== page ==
All the election info, results via mobile app

first_img5 May 2014The Independent Electoral Commission (IEC) has released three mobile phone applications (apps) ahead of Wednesday’s general election.Using the first set of apps, voters can get the election results in real time as they are captured, from the first result to the last, including the final seat calculation and allocation.“Voters will be able join us and all our stakeholders in the journey of monitoring the correctness of what is captured and calculate the final results with us,” IEC chief information officer Libisi Maphanga said on Friday.The apps also provide information on voter registration status, voting station locations, candidates lists, frequently asked questions, contacts and more. They can be downloaded free from all major app stores on Android, BlackBerry, Apple, Windows 8 and Symbian platforms.Links to the downloadsThe second app, the “IXSA” app, is a 3D digital game which introduces first-time voters to the voting process in a fun, interactive way. The game can be downloaded free from Android and Apple app stores and is also available to play on Facebook.The game allows users to pick an avatar and then follow this character on Election Day, facing a number of challenges along the way. Players earn points for how election-savvy they are and can complete against other South Africans by posting their scores on social media and challenging their friends to beat their score.The IEC’s deputy chief electoral officer for outreach, Nomsa Masuku, said the game was about making the voting process accessible to young people in a format they were familiar with.“Learning is best achieved when people are having fun and don’t feel like they are being taught,” Masuku said. “The digital gaming world is the perfect place to combine education and entertainment.”The third set of apps are APIs (application programming interfaces), designed to give the media, political parties and other interested stakeholders automated real-time access to election data using their own apps on any online platform of their choice.Source: SAnews.govlast_img read more

There are some brights spots for corn prices, soybeans look grim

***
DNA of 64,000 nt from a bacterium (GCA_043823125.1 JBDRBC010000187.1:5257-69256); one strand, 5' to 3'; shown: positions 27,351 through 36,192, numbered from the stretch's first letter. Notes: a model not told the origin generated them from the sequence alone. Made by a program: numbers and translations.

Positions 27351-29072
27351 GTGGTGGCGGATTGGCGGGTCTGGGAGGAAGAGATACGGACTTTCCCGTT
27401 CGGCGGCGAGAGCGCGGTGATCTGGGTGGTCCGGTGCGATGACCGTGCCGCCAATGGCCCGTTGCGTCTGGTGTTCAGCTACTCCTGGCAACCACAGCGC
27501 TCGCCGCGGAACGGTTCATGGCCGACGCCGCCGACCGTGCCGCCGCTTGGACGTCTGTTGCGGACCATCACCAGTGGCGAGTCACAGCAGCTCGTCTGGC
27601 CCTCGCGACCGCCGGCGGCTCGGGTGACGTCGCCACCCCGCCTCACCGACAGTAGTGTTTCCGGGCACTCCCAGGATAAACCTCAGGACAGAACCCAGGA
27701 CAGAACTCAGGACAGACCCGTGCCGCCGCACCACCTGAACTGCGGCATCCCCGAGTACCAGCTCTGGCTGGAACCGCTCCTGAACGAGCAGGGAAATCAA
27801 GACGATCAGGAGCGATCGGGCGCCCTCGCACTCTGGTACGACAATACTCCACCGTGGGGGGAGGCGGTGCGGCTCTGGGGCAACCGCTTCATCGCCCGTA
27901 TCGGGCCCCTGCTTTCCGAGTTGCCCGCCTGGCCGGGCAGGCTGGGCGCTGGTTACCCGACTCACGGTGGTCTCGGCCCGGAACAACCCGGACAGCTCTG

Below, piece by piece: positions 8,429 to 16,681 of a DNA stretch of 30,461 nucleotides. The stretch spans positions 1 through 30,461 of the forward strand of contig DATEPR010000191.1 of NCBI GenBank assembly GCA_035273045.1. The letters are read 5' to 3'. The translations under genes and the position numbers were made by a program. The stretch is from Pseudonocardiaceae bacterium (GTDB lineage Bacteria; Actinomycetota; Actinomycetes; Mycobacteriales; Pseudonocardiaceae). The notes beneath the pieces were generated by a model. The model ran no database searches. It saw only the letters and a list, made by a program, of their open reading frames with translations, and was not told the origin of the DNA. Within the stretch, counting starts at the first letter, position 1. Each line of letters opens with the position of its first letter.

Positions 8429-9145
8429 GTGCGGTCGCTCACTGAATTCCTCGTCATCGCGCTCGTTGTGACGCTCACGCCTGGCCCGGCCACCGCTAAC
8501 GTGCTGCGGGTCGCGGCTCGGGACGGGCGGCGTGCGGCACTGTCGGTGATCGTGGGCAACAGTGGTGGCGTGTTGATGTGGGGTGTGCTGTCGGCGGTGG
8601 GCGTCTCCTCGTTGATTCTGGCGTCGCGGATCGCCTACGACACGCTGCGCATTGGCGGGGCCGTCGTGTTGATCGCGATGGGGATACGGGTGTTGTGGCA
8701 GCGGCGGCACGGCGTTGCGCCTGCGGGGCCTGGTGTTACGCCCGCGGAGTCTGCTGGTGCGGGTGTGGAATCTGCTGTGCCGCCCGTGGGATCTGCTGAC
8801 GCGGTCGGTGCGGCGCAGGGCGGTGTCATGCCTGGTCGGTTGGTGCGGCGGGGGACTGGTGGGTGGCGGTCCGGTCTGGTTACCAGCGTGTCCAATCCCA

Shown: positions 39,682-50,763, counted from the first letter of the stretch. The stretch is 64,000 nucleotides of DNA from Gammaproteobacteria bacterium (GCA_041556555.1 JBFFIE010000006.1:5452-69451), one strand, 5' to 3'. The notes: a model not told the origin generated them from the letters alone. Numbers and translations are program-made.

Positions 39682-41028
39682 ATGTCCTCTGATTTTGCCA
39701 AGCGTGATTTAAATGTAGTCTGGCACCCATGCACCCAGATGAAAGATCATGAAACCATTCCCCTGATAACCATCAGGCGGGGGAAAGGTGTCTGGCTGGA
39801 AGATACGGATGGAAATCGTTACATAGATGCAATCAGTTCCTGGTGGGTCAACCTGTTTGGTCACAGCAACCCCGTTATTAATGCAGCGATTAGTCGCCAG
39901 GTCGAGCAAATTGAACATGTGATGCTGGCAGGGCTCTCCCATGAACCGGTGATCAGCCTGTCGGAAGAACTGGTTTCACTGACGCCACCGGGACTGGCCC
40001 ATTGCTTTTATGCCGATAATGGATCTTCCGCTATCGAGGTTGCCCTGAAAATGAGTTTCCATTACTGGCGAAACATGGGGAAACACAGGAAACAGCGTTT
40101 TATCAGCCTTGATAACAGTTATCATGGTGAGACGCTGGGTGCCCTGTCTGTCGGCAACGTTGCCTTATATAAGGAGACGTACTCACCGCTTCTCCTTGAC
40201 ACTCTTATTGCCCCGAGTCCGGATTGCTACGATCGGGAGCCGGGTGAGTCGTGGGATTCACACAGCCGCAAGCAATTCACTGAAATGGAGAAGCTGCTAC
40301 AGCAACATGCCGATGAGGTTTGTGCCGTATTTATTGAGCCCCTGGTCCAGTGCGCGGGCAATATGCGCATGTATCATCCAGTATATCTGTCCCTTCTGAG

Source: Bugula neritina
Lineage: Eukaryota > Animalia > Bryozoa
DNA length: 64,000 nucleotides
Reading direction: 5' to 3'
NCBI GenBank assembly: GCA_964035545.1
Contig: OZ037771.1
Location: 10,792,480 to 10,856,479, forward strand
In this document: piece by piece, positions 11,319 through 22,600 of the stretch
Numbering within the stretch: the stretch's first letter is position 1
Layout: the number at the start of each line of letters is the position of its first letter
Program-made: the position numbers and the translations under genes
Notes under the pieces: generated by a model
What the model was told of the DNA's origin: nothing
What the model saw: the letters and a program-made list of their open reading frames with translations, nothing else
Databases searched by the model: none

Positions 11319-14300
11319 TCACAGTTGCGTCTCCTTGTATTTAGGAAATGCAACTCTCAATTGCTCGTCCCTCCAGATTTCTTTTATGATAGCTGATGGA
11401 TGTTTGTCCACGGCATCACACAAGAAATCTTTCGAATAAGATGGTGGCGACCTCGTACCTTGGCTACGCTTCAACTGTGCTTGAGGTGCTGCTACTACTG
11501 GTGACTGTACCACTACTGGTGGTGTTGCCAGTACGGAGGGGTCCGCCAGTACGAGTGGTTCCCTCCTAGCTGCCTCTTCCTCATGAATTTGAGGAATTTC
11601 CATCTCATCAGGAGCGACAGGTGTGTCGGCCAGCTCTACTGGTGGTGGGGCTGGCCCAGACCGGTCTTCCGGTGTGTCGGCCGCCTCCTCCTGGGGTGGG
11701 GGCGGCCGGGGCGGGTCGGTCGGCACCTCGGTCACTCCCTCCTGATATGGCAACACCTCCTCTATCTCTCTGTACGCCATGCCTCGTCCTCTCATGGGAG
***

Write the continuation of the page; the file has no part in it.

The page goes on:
first_imgShare Facebook Twitter Google + LinkedIn Pinterest By Doug Tenney, Leist MercantileHarvest progress continues to be disappointing for many across Ohio. For the most part it is not disappointment in the harvest to date but rather for what yet remains for corn and soybeans to be harvested across the state. The last half of October, like much of the growing season, provided bountiful rains for Ohio.The Nov. 8 USDA Monthly Supply and Demand Report lowered corn ending stocks and increased soybean ending stocks. Those changes were expected but the ways they got there were not similar. U.S. corn ending stocks for the 2018-19 marketing year were 1.736 billion bushels, down 77 million bushels from October. The biggest change for corn came with U.S. production at 14.626 billion bushels. The October production estimate put corn at 14.778 billion bushels. Traders and producers alike were expecting the corn yield to be reduced as it was estimated at 178.9 bushels per acre, down 1.8 bushels from the October estimate.Corn open interest (total number of outstanding contracts) early in November reached its highest level since August 23. The first two trading days of November saw corn open interest climb over 39,000 contracts. Some are suggesting this activity could indicate that commodity fund traders have been active buyers and they see a longer term “story” of higher prices yet to come. This activity comes just days ahead of the Nov. 8 report that revealed China’s corn stocks could be much higher than earlier expected. Corn prices on that report day did close down one cent, but did not fall out of bed on the higher stocks number.The market has feared for decades what the actual China corn stocks number could be. Traders are not expecting increases in corn exports out of China. USDA did not increase at all their projections of China corn exports in spite of higher production and ending stocks in comparison to October numbers. It is a well-known fact that China is investing heavily into corn ethanol production with dozens of plants expected to be up and running in the next two years. Weekly corn auctions in China have been taking place for months with little traded at times. In addition, their corn inventory is thought to be of poor quality as well as not logistically in position to be exported. Also, China’s corn consumption is expected to increase 5% in the next year as they expand the starch and sweetener industries.U.S. soybean ending stocks continue to be on the increase as USDA pegged ending stocks at 955 million bushels, a jump of 70 million bushels. This increase comes on the heels of USDA lowering U.S. soybean exports to 1.9 billion bushels, a decline of 160 million bushels in just one month. This export decline was not a surprise with the U.S./China trade issues, which have been plaguing U.S. producers since May. U.S. President Trump and China President Xi are expected to be meeting late this year at a G20 meeting in South America to talk trade and other issues. There are indications of China acknowledging that both the U.S. and China have been hurt from the ongoing trade issues.Basis levels for both corn and soybeans have seen improvement in recent weeks as harvest has been winding down. However, those basis gains are changing at different rates across the state. For example, mid-November, Cincinnati is seeing only a flat price gain of 4 cents on soybeans from November to December. Other parts of Ohio are seeing that flat price gain of 10 cents to just over 20 cents. Likewise corn in Cincinnati is seeing a 6-cent gain for that same time period. Other parts of Ohio we seeing a flat price gain of 20 to 30 cents for that same November to December period.It is no surprise that this was a very difficult harvest season across Ohio. Producers with storage and drying capabilities were rewarded with the ability to keep harvesting as the weather permitted. Those without home storage were most frustrated as numerous elevators for much of October limited soybean moisture to 14% to 15%. Cloudy days with daily highs below 50 degrees provided little drying of soybeans still standing in fields.last_img read more